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It would be good to discuss how this concept is used in progressive theology and feminist theology as well. Not exactly the same, but similar. Probably shows up in other theologies as well that I'm not thinking of.
Also, the idea of the Church being guided by the Holy Spirit is common to most branches of Christianity, Orthodox, Catholic, and the thousands of Protestant denominations. It's hardly unique to the LDS. Wesley
- True, (although in Mormonism, as in others, it goes beyond just "being guided by the Holy Spirit" to direct communication with divine messengers), but generally Protestant fundies sure don't like continuous revelation. B 22:51 15 Jul 2003 (UTC)
- Direct communication with divine messengers (esp. angels) shows up in most Christian traditions; it's far from unique to Mormonism. What most Christians dislike is new revelation that contradicts earlier revelation. Wesley 23:34 15 Jul 2003 (UTC)
- Ok, Wesley, please don't point out to me a third time somthing I've understood since childhood regarding what is "hardly unique to the LDS" or "far from unique to Mormonism". It's quite patronizing and condescending, especially after having explicitly acknowledged that by stating "as in others". But besides that, fundamentalists do not get uptight merely over revelation that contradicts earlier revelation; they would be very reluctant to expand their canon. For them the Bible is it, period. If they claim revelation, they would be unlikely to give it status equal to anything in the Bible. B 00:13 16 Jul 2003 (UTC)
After rereading this thread, I apologize for sounding condescending; I see now that your statements had already acknowledged the (weak?) point I was making. And yes, I agree with you that for most Christians the Biblical canon is closed; further revelation would be expected to build on top of what is already revealed in the Bible, not add to or replace that foundation. Wesley 16:20 16 Jul 2003 (UTC)
- Ok, please overlook my defensiveness. You do make a point though...this article does need more rounding out as now it only states the LDS view generally. If the article is not likely to be expanded much it should probably be moved to "Continuous Revelation (Mormonsim)". I've not been brave enough to write a broader article partly because, like Great Apostasy, while the underlying concept is probably common to various sects, the phraseology may be unique to only one or a few sects. If this article is to be well developed, I think we need to determine how widely the article's phrase is used, and what is the most basic/common formulation of this concept among various sects. B 18:30 16 Jul 2003 (UTC)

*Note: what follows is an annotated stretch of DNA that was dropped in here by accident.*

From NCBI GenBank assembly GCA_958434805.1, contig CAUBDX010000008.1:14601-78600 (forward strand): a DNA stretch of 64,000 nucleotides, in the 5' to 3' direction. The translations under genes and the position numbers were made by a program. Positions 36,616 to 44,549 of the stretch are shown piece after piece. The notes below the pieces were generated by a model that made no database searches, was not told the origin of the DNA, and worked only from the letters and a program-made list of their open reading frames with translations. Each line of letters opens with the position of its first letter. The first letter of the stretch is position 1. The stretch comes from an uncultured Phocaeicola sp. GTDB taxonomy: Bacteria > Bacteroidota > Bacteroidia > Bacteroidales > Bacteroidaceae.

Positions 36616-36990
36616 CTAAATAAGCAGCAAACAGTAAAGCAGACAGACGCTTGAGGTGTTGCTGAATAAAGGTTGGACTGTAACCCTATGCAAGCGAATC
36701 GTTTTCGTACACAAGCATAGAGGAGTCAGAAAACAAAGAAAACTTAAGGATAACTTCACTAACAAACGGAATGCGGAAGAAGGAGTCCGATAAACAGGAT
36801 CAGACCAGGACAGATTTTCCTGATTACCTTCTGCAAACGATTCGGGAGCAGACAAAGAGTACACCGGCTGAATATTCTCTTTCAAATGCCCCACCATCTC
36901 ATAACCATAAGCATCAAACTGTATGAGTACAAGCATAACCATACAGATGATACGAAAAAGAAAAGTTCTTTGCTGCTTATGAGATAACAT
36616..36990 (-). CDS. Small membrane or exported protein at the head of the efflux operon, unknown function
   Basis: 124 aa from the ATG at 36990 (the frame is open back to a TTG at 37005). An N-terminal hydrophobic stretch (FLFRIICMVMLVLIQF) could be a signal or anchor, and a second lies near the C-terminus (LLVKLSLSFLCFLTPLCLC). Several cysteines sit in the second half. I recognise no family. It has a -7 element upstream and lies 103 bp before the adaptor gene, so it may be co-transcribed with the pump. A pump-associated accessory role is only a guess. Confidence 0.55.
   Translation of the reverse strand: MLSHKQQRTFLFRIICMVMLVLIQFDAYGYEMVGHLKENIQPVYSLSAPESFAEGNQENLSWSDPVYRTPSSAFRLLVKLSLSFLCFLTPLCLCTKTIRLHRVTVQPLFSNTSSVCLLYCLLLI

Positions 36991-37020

Use of "continuous" and "continuing" in LDS terminology
The words "continuous" and "continuing" are not synonymous. The leaders of The Church of Jesus Christ of Latter-day Saints have repeatedly made it clear that the doctines of their faith teach continuing revelation, and not continuous revelation. Therefore this article has been incorrectly titled, or at least this sub section has been incorrectly placed under it. Original comment by User:The fiddler, moved from article.
- See here for a conference talk by General Authority James E. Faust on the use of the term "continuous revelation." Tijuana Brass 17:23, 12 April 2006 (UTC)
Bahá'í not here!
Bahá'í don't belong to here. Their revelation system is progressive, not continuous. LDS have a prophetic institution that, according to their system, is entitled to continuous or continuing revelation (which is not distinguishable in my language), i.e. updating, improving and rewriting the system simply because they're prophets. Bahá'í don't have this in their system. They have one last prophet for this millenium, and that's Bahá'u'lláh, STOP. Nobody have the right to update and make prophesies (according to their view) for at least 1000 years into the future. Bahá'í is very well written about in the article of Progressive revelation (Bahá'í) so it need not a section in this article too — a link to there will be enough. Rursus dixit. (mbork3!) 20:29, 26 January 2010 (UTC)
The lead part describes continuous revelation as God's revealing of divine principles to humanity, which cannot be true in case of Buddhism (terma is not described in the article) and Taoism. --220.127.116.11 (talk) 08:05, 24 June 2014 (UTC)